Premieres this Thursday (25th) “No! Do not look!” feature film Jordan Peele director of “Run!” (2017), “We” (2019), and the first black man to win an Oscar for best screenplay, in 2018.
Coincidentally, it also debuts today.”Mars One” miner movie Gabriel Martins, which won the awards for best screenplay, best musical score, best feature (popular jury) and the special award at the 50th Gramado Film Festival which took place last Saturday.
In addition to the premiere dates, the features reserve one more peculiarity among themselves: they are films idealized, scripted, directed and starring black people. But in relation to this theme, however, there is no mere coincidence. Cinema conceived and starring blacks has been occupying important spaces worldwide.
“It is very strong to think that on the same day there will be a Brazilian film that greatly enhances this place, and an American film by a director who affirms his raciality on the screen.”, says the director of “Mars Um”, Gabriel Martins, in an exclusive interview with CNN. And the blackness on canvas could be a key to a shift in how the black population is seen and portrayed – in and out of theaters.
This is because both in “Mars One” and in “No! Don’t Look!”, black people are protagonists and are complex characters: they are not extras or the first to die. They are characters with their own names, surnames, ideas and trajectories. And that changes a main point in the fight against racism and prejudice: the end of stereotypes and an idea of subordination.
“It is important that we talk about how entertainment was responsible for propagating stereotypes. We have a past with this that also culminated in the removal of black people from the entertainment market as creators“, it says Ale Santos writer, screenwriter and finalist for the 2020 Jabuti award for his Afrofuturist work “The Last Ancestor”. “And today, when we see a new black director, a new narrative, we are humanizing black figures, not only as characters, but also as creators.” .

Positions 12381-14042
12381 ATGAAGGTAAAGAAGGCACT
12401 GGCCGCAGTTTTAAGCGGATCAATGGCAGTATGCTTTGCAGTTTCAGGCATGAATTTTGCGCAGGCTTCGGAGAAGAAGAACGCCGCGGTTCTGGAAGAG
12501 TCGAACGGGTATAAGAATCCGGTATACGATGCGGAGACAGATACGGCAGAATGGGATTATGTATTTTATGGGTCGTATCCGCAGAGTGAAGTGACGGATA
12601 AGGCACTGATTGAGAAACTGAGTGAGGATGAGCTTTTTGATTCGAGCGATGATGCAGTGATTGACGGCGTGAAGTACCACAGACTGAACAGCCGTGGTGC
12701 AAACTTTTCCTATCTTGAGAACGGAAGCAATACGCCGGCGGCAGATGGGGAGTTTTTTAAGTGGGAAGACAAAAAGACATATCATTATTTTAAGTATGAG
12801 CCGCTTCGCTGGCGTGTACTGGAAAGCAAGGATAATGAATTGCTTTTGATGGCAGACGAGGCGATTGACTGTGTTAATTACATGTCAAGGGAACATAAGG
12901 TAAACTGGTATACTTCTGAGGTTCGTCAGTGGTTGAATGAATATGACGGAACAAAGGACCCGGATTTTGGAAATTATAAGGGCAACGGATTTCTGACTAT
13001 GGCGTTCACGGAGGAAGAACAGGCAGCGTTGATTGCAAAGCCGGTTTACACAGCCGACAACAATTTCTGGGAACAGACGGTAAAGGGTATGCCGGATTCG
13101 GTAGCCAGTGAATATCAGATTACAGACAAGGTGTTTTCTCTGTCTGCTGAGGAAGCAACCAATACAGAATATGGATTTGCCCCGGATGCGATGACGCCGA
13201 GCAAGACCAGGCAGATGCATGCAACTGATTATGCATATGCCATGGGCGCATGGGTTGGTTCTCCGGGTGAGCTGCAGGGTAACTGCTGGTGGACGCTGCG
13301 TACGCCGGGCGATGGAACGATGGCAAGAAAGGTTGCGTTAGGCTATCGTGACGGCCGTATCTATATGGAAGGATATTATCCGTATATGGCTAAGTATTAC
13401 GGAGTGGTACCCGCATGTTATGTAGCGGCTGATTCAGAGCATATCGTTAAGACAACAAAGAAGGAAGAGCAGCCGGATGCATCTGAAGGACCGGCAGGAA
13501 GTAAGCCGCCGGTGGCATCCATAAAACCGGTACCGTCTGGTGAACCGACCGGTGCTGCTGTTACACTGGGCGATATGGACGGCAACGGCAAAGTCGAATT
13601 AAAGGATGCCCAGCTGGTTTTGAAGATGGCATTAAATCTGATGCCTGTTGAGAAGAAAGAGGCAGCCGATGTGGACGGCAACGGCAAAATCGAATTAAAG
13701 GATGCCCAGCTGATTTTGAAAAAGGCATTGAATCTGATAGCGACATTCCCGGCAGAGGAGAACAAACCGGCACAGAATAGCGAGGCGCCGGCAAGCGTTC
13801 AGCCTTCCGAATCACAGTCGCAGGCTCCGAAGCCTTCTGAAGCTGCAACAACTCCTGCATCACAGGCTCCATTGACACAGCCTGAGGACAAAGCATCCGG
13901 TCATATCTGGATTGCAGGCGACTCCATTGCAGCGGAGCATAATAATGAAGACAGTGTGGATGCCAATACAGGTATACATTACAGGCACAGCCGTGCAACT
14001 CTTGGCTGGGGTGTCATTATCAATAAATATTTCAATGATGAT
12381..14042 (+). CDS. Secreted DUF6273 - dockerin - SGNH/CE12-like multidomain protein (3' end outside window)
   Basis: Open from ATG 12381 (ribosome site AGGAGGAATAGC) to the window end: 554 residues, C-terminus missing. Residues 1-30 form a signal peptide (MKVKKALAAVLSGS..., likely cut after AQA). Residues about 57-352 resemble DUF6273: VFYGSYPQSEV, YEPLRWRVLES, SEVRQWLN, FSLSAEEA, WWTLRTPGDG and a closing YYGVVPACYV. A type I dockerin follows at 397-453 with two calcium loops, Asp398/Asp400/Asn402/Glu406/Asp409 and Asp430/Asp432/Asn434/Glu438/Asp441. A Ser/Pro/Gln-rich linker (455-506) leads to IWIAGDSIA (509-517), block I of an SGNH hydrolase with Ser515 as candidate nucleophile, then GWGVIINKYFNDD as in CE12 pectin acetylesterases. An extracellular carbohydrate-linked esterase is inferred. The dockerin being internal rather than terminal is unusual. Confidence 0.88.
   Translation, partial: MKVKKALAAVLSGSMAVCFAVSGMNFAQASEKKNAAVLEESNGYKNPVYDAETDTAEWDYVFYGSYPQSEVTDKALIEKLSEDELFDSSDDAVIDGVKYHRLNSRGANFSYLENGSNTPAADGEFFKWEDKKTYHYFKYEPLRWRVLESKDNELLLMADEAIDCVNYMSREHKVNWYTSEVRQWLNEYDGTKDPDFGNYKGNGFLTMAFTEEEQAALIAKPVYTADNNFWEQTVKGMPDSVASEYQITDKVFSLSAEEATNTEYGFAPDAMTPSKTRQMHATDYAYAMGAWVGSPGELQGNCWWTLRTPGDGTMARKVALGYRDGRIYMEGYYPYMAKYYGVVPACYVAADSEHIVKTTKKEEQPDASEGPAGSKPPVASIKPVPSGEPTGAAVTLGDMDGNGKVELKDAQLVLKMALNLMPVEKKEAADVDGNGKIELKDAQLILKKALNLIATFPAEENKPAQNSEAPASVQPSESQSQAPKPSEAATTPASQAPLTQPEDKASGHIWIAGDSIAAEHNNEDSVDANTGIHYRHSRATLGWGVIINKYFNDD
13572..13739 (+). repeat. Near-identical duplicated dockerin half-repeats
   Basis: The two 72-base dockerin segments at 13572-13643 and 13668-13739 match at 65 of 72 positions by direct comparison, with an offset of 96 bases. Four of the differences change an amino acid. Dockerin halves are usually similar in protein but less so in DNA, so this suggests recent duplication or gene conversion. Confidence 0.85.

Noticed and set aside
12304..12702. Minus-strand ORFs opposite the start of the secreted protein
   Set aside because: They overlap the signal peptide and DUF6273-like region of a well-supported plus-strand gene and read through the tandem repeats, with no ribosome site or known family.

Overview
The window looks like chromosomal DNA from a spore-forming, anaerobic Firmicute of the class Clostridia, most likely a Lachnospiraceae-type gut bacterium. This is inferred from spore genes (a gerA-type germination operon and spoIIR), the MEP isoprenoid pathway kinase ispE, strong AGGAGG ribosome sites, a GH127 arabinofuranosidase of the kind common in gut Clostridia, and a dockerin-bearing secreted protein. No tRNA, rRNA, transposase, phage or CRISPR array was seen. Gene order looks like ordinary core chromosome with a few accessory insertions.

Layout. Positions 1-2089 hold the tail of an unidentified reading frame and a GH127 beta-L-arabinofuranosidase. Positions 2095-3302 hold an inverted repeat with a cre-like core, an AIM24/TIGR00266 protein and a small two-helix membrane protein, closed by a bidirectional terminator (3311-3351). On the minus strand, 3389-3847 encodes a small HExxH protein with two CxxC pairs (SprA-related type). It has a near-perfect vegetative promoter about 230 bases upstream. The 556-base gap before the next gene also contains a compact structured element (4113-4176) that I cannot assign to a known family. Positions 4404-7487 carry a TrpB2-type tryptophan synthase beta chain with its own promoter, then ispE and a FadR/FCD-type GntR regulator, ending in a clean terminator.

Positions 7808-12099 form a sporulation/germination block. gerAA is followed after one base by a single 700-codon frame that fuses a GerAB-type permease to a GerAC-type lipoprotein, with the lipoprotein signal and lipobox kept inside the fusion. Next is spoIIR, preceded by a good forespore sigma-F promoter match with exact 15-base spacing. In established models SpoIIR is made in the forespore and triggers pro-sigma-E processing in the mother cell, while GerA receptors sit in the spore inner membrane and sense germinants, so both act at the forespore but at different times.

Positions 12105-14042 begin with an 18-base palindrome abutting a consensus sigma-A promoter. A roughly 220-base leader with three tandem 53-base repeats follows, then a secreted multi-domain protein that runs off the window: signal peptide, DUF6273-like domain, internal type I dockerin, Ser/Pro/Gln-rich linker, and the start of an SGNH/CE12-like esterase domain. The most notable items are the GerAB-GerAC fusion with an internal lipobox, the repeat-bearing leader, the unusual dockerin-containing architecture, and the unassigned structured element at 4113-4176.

In the end, the whole society wins. It gains new stories, it gains new heroes to imagine, it gains new narratives to discuss, narratives that are productive for the whole society.
Alê Santos, writer and screenwriter
If in “Run!” the actor’s character Daniel Kaluuya lives the terror of having to meet the family of his white girlfriend, in “No! Don’t Look!”, the same Kaluuya, along with the character of actress Kiki Palmer, own a famous ranch in California and have to deal with strange supernatural events. In “Marte Um”, Gabriel Martins goes further and proposes to a black and peripheral family who dare to dream . In the plot, Deivinho (played by Cicero Lucas) is a football star boy, but he dreams bigger: he wants to be an astrophysicist and participate in the Mars One mission, which plans to colonize the Red Planet in 2030.
And Peele’s suspense stories meet in the same place as Martins’s: they take black people and black culture to unusual scenarios, be they a spaceship or the post of Brazil’s next great astrophysicist – places totally unimaginable and denied to the population. black until recently.
“When we have new creators of new narratives, new black characters in this Imaginary space, we are also shaping the future of the country”, adds Ale Santos. “We are inspiring people to imagine that they too can be super scientists. We are normalizing and making society understand that it is normal for a black woman to be a person who managed to do the sequencing of the Covid-19 genome, for example.”
When we propagate unrealistic stories with these powerful figures, we help to normalize in everyone’s mind that a black person has no limits, they can be whatever they want, they can have the production they want to produce.
Alê Santos, writer and screenwriter
And thinking in this way, in addition to contributing to the end of racism and a dynamic of inferiority, proposes an idea of a society in which it is possible to live any adventures, dream and achieve, regardless of gender, race or sexual orientation.
This is the key, for me, of this renewal that Brazilian cinema is going through and needs to go through. It is for us to make the characters more complex, for us to expand the possible visions that we can have of groups that are part of Brazil. We want to tell stories of people who are like the characters from Mars One: who are ordinary families, including renewing this way of existing as blackness on screen.
Gabriel Martins, director and screenwriter of Marte Um
Source: CNN Brasil